It's not up to anyone outside Libya to decide what happens to dictator Moammar Gadhafi if he's forced from power, Canada's ambassador to the country said Monday.
Sandra McCardell, ambassador to Libya, says it's Canada's position, as well as that of NATO, that Gadhafi must go.
But what happens next is up to Libyans, she told MPs at a briefing to the House of Commons foreign affairs committee.
"What transition follows is for the Libyan people to determine. It's their country and they're responsible for developing a transitional government," she said. "It will be up to them to determine their future."
Pushed on the question, McCardell said, "There's no support for impunity" for Gadhafi, but the terms of an eventual peace settlement will come from the two sides on the ground.
"I don't believe the Libyan people … have any interest in returning [to the system under Gadhafi]," she said.
Canada kicking out Libyan diplomats
Foreign Affairs Minister John Baird issued a statement Monday saying Canada is expelling all remaining Libyan diplomats.
Baird described the decision as the "latest step Canada has taken to isolate and delegitimize the Gadhafi regime," adding that the diplomats will have five business days to vacate the Libyan Embassy and leave the country.
Baird said the government is also cutting off the diplomats' access to the embassy's bank accounts.
Canada expelled several Libyan diplomats in May.
Baird visited the Libyan rebel stronghold of Benghazi in June to meet with members of the National Transitional Council.
Canada and other Western countries, including Britain and the United States, recognizes the NTC as the legitimate representatives of the Libyan people.
With files from The Canadian Press
Canada's military mission in Libya is helping keep anti-Moammar Gadhafi forces alive as they try to bring him down after more than 40 years of rule, Maj.-Gen. Jonathan Vance said Monday.
NATO bomb attacks in the country have made it harder for Gadhafi to target civilians, and are ensuring the rebel groups can keep fighting on the ground, Vance said.
Canada deployed its first ship and planes to Libya last winter to protect civilians from air attacks by Gadhafi. Originally intended as a three-month mission, Parliament has since extended it once, to Sept. 27.
'Civilians into soldiers'
But anti-Gadhafi forces have proven disorganized and ill-equipped against the pro-Gadhafi forces that Vance said are well-financed, leaving the conflict in flux.
Currently, the anti-Gadhafi forces control the supply lines in the country, but the pro-Gadhafi forces have support in the country's cities.
"As the anti-Gadhafi forces gain resources, benefit from some experience, their capacity to turn people who were basically civilians into soldiers and gain some momentum, we're seeing incremental increases and improvements," Vance said.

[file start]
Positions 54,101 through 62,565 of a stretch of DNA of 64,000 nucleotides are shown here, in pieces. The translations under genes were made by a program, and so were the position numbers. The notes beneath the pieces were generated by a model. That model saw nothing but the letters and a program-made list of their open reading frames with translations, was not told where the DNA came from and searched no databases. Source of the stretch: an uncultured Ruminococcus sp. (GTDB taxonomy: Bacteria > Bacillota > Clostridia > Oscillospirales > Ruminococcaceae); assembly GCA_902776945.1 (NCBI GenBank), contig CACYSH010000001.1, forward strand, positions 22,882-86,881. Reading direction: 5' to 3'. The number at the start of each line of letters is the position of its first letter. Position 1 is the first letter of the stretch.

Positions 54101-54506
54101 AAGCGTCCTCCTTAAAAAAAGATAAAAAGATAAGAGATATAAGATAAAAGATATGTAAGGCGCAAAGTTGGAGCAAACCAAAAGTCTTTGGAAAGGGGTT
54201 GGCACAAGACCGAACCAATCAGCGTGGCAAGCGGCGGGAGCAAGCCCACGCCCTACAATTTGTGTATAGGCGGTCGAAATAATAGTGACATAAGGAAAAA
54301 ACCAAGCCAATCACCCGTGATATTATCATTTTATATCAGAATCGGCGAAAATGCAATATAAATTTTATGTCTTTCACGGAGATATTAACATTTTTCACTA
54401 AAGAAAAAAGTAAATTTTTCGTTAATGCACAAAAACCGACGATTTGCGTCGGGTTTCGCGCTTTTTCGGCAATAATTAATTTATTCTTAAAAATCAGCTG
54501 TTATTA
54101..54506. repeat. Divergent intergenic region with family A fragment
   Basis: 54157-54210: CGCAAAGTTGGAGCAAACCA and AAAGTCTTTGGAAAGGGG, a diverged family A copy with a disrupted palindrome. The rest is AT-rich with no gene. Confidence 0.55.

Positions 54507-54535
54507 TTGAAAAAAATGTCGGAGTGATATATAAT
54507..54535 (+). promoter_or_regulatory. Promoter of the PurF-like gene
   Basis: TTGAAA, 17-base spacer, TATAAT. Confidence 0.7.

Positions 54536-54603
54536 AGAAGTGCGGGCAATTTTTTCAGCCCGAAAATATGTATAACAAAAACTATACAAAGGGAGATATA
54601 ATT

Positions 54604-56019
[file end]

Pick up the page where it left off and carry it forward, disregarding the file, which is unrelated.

"I don't think we're anticipating a cataclysmic military end as a result of anti-Gadhafi force ground movement, but it's slow and steady."
Canada has recognized the National Transitional Council as legitimate representatives of the Libyan people, leaving it up to them and the rebel forces to remove Gadhafi from power.
McCardell is back in Ottawa after leaving Libya on Feb. 26, shortly after the conflict started.
"I evacuated on a C-17 as well," she said. "Everything that I have is in a house in Tripoli."
No plans to extend mission
NDP foreign affairs critic Paul Dewar says Canada shouldn't extend its military commitment beyond Sept. 27, but move to more diplomatic efforts.
"There is not one person, even on the military side, who thinks that the goals will be achieved through military means. Let's acknowledge that and let's not sleepwalk into another ongoing conflict," Dewar said after the committee.
"We need to put our focus on the diplomatic side and the political side," he said, adding that Canada has achieved its goal of preventing Gadhafi from massacring Libyan people.
McCardell said she's not aware of any intention to extend the military mission beyond Sept. 27.
"At this point, I am not aware of any plans to bring forward a new resolution on Libya," she said, referring to a House of Commons resolution to support the UN operation.
Bob Dechert, parliamentary secretary to the minister of foreign affairs, pointed to Vance's comments about what NATO has achieved, and said no one knows what the end of September will bring. Dechert referred to reports Monday the rebels were within 80 kilometres of Tripoli, Libya's capital city and Gadhafi's seat of power.
"I'm confident that there will be a successful conclusion either through diplomatic means or through rebel military action," Dechert told host Rosemary Barton on CBC's Power & Politics.